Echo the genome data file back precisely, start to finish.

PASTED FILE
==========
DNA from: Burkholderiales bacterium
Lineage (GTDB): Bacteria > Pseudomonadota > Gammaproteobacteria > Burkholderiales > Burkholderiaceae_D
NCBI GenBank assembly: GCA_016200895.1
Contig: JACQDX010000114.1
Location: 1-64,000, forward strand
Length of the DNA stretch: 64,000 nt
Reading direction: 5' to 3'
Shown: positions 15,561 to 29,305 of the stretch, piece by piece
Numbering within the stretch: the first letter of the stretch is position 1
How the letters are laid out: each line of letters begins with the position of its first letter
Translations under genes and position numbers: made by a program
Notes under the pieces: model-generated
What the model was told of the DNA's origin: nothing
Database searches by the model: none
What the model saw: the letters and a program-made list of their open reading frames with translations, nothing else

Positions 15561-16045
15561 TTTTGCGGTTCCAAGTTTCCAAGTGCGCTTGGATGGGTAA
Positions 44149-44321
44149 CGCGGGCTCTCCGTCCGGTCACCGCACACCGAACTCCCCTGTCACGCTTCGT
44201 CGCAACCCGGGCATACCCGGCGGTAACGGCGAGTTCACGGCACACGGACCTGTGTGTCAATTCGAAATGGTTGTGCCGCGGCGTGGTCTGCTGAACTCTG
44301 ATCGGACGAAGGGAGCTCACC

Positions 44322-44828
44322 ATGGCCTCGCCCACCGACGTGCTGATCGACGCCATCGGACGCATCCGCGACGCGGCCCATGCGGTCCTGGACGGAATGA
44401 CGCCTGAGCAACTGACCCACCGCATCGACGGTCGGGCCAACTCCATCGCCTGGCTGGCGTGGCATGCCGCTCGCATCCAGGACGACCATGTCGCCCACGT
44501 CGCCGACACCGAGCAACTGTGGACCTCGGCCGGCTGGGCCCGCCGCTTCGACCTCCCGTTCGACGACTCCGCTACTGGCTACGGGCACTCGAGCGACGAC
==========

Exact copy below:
DNA from: Burkholderiales bacterium
Lineage (GTDB): Bacteria > Pseudomonadota > Gammaproteobacteria > Burkholderiales > Burkholderiaceae_D
NCBI GenBank assembly: GCA_016200895.1
Contig: JACQDX010000114.1
Location: 1-64,000, forward strand
Length of the DNA stretch: 64,000 nt
Reading direction: 5' to 3'
Shown: positions 15,561 to 29,305 of the stretch, piece by piece
Numbering within the stretch: the first letter of the stretch is position 1
How the letters are laid out: each line of letters begins with the position of its first letter
Translations under genes and position numbers: made by a program
Notes under the pieces: model-generated
What the model was told of the DNA's origin: nothing
Database searches by the model: none
What the model saw: the letters and a program-made list of their open reading frames with translations, nothing else

Positions 15561-16045
15561 TTTTGCGGTTCCAAGTTTCCAAGTGCGCTTGGATGGGTAA
Positions 44149-44321
44149 CGCGGGCTCTCCGTCCGGTCACCGCACACCGAACTCCCCTGTCACGCTTCGT
44201 CGCAACCCGGGCATACCCGGCGGTAACGGCGAGTTCACGGCACACGGACCTGTGTGTCAATTCGAAATGGTTGTGCCGCGGCGTGGTCTGCTGAACTCTG
44301 ATCGGACGAAGGGAGCTCACC

Positions 44322-44828
44322 ATGGCCTCGCCCACCGACGTGCTGATCGACGCCATCGGACGCATCCGCGACGCGGCCCATGCGGTCCTGGACGGAATGA
44401 CGCCTGAGCAACTGACCCACCGCATCGACGGTCGGGCCAACTCCATCGCCTGGCTGGCGTGGCATGCCGCTCGCATCCAGGACGACCATGTCGCCCACGT
44501 CGCCGACACCGAGCAACTGTGGACCTCGGCCGGCTGGGCCCGCCGCTTCGACCTCCCGTTCGACGACTCCGCTACTGGCTACGGGCACTCGAGCGACGAC